Preview of the field of view of the LeoLabs Azores Space Radar. The new radar is designed to extend LeoLabs' radar network to cover new longitudes. Credit: LeoLabs

SAN FRANCISCO – LeoLabs plans to expand its global network of space-tracking radars to the Azores archipelago, an autonomous region about 1,500 kilometers off Portugal’s Atlantic coast.

The new S-band phased-array radar, which is scheduled to come online in early 2022, will improve the “timeliness and accuracy” of LeoLabs’ global coverage because the company does not operate radars at similar longitudes, Dan Ceperley, LeoLabs CEO and co-founder, told SpaceNews.

“The Azores, specifically, is very critical because it offers coverage of the North Atlantic and Europe, giving us the ability to track all the debris and the satellites in that region,” Ceperley said.

Because the new radar will be capable of tracking objects as small as 2 centimeters in diameter, it also will help LeoLabs keep tabs on small debris.

“We want to take that small debris off the table in terms of risk to satellite operators,” Ceperley said.

LeoLabs currently operates six phased-array radars at sites in Alaska, Texas, New Zealand and Costa Rica.

When evaluating new sites, LeoLabs searches not only for appropriate locations but also for relationships with  organizations seeking to play a role in the growing space economy.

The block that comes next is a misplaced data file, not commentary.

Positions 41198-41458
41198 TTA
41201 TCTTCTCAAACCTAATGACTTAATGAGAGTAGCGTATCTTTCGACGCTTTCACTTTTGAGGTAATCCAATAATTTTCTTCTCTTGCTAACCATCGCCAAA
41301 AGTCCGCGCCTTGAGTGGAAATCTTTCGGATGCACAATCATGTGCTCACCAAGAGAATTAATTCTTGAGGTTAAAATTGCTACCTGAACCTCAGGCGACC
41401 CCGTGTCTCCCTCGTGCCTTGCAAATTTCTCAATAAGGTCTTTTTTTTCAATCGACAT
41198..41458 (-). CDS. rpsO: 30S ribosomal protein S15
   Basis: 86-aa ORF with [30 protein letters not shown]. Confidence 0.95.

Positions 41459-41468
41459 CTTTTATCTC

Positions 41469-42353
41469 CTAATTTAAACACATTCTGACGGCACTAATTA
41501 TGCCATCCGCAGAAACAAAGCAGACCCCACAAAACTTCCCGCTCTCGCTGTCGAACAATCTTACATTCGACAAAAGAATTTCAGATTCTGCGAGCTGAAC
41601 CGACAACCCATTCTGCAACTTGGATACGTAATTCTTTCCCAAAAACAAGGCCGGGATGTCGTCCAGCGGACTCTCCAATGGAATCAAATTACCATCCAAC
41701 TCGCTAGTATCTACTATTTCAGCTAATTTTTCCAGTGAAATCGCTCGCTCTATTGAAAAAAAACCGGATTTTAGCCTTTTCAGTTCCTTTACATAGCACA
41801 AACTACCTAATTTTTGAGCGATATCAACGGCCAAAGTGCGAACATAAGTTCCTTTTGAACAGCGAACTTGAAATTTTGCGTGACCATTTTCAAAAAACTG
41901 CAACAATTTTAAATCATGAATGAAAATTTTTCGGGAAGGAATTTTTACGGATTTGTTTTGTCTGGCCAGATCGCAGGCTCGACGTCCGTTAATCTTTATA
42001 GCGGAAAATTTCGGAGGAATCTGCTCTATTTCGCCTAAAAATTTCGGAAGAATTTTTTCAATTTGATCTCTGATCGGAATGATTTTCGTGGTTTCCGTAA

“When we put up a radar, it’s there for 20 years,” Ceperley said. “We like to go places where we’re well aligned, everybody’s excited about space and we can join this growing mix of space companies and endeavors.”

LeoLabs found that community in the Azores, where the firm is working closely both with the Portuguese Space Agency and the Azores regional government, said Alan DeClerck, LeoLabs vice president of business development.

The Portuguese Space Agency, established in 2019, is seeking to build a spaceport in the Azores. Portugal also is active in the European Space Agency and the European Union’s space activities, DeClerck said.

In recent years, ESA leaders have highlighted the threat posed by orbital debris and established a debris mitigation program that includes one of the world’s first active debris removal missions.

Swiss start-up ClearSpace SA is working under an ESA contract to capture and remove from orbit an Arianespace Vega rocket payload adapter.

Ceperley sees an important role for LeoLabs data in future debris removal services.

“With the data we produce, you can highlight the riskiest satellites or pieces of debris up there and either prioritize them to get removed or help a company like Clean Space or Astroscale close the business case for removing those,” Ceperley said.

LeoLabs licenses data it collects and offers service agreements to satellite operators, government regulators, defense agencies and insurance companies.

While constructing the Azores Space Radar, LeoLabs will be investing in all those relationships in Europe, Ceperley said. “This radar is symbolic step into that market,” he added,.

Debra Werner is a correspondent for SpaceNews based in San Francisco. Debra earned a bachelor’s degree in communications from the University of California, Berkeley, and a master’s degree in Journalism from Northwestern University. She...